Former players host basketball clinic for children with autism

Five-year-old Zollin Ellis, a little big man in a blue Touro University T-shirt that nearly touches the floor, dribbles a small basketball. When children come up to him to ask if he wants to play with them, it’s as though he doesn’t see them.

He just dribbles. First one hand, then the other.

A drill headed by former NBA player Jerome “Junkyard Dog” Williams and his group of former professionals at the Touro University Nevada gym in Henderson grabs the attention of most of the children. It’s the annual basketball clinic for autistic children, sponsored by Touro’s Center for Autism and Developmental Disabilities.

But Zollin, bless his heart, just dribbles in the back of the gym as other children run by.

His mom, Alma Johnson, draws her son into the action every so often.

Then Williams hoists Zollin into the air so he can dunk one of the miniature balls, and the youngster beams.

“He’ll just tune everybody out and do what he wants over and over again,” Zollin’s mother explains. … He doesn’t engage with other children very well, doesn’t get into conversations or follow directions well. I’ve been on a waiting list for two years to get him the therapy he needs.”

Multifaceted disability

Autism, or autism spectrum disorder, is a bio-neurological disability that affects development of the brain in the areas of social interaction, communication skills and cognitive function. The Centers for Disease Control and Prevention estimates that 1 in 68 children in the U.S. has been identified with the condition.

The term “spectrum” reflects the wide variety of challenges possessed by each person with autism. Many autistic children are very bright, for example, yet can be socially impaired, with enormous problems in forming relationships or managing in certain environments because of sensory sensitivities or high levels of anxiety.

Before the recent Sunday session began, Williams, a former Toronto Raptors star and current Southern Nevada resident, knew that the kind of scene involving Zollin could play out. He’s held these clinics for six years.

“Some autistic kids get distracted, or just can’t follow directions — you just have to have patience,” he said. “That’s why most of them never get on teams and why I always to do this — so they might have some fun with other kids. I’m convinced if they get the right help in life, many will be OK. You can’t give up on them.”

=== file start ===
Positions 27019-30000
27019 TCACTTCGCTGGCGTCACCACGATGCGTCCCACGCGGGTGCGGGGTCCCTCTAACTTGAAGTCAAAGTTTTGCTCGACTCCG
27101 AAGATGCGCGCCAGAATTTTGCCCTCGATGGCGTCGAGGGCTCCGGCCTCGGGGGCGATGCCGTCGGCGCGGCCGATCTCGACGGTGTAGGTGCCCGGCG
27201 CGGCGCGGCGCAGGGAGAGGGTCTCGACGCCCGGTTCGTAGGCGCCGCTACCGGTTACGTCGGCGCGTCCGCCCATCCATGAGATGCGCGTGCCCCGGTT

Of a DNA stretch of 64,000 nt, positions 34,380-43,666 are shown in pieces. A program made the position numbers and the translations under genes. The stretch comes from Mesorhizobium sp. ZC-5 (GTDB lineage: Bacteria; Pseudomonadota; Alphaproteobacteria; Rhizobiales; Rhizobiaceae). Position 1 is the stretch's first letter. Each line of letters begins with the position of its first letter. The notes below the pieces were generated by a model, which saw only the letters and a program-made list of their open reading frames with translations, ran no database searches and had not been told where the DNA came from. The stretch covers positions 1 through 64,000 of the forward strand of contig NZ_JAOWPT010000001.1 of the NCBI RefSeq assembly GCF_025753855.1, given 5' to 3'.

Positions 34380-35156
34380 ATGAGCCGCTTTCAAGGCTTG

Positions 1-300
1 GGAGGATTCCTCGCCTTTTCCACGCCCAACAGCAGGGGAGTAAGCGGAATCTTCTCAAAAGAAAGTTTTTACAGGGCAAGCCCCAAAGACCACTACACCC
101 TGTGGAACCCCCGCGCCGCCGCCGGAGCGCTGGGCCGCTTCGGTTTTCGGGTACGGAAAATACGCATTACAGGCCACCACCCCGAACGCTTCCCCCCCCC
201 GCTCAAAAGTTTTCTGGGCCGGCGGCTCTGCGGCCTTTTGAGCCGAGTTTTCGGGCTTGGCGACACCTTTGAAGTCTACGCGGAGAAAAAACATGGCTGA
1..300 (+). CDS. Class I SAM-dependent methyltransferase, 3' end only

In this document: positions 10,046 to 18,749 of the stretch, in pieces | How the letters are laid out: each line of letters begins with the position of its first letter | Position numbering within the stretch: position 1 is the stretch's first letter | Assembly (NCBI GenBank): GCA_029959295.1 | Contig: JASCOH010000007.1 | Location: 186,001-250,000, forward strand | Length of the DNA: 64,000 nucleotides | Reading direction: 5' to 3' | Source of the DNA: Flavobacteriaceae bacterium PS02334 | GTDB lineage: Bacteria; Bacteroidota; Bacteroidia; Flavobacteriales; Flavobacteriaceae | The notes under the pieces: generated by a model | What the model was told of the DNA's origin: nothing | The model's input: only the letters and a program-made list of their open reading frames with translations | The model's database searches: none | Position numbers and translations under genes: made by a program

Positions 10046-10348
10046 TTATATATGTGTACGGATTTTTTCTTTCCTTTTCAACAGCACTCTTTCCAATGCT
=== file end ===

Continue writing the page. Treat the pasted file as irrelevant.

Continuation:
A promising treatment

As Williams talked, I recalled a day in 2011 when I watched then 17-year-old Meg Crandy participate in a chorus rehearsal for a Desert Pines High School theater production. Her mother, Jan Crandy, who would become chairwoman of the Governor’s Commission on Autism Spectrum Disorders, told me that when Meg was diagnosed with autism at age 3 she worried she’d have to be institutionalized.

Crandy told me that as a toddler, Meg only screamed and gestured wildly to communicate. And she carried a big spoon so she could stare at her reflection. The youngster would never make eye contact with others. She’d often fall to the floor and shriek when strangers came around, agitated to the point of vomiting or banging her head on the ground.

“We could never go out in public with her,” Jan Crandy said.

Then Meg’s parents got her enrolled in intensive, one-on-one Applied Behavior Analysis, or ABA, where a specialist essentially retrains the brain. It is the kind of therapy Alma Johnson prays Zollin can one day receive.

ABA worked. Big time. Meg socialized, got As and Bs in school. And today she’s working in customer service for a casino.

Success stories such as Meg’s are the reason the parents on hand for the basketball clinic remain optimistic. Many take their school-age children, most often enrolled in special education classes, to Touro’s autism center for after-school ABA and speech therapy. Pre-school kids generally are at Touro for the therapy earlier in the day.

Bethany Sanchez, the chief deputy city attorney for the city of North Las Vegas, has seen a huge change in her 6-year-old son Alejandro — his twin brother, Mateo, is not autistic — since he started attending the center at Touro. “ABA has really helped him,” she said.

His registered behavior technician, Tanisha Porter, notes that Alejandro, “now can hold a conversation, asks questions and likes playing with kids, not just himself. … I’m very proud of him. He wants to interact now.”

Improvements in care

Dr. Mara Hover, the new medical director of the autism center, said treatment is constantly getting better.

“We’re seeing significant improvement in children when it comes to their social skills and adaptability,” she said.

Hover said Las Vegas lags in available treatment for autistic children, meaning those such as Zollin Ellis must be on waiting lists.

Events such as the basketball clinic give families something to smile about. Celina Burns said she loved watching her daughter, 10-year-old Josephine Solins, participate.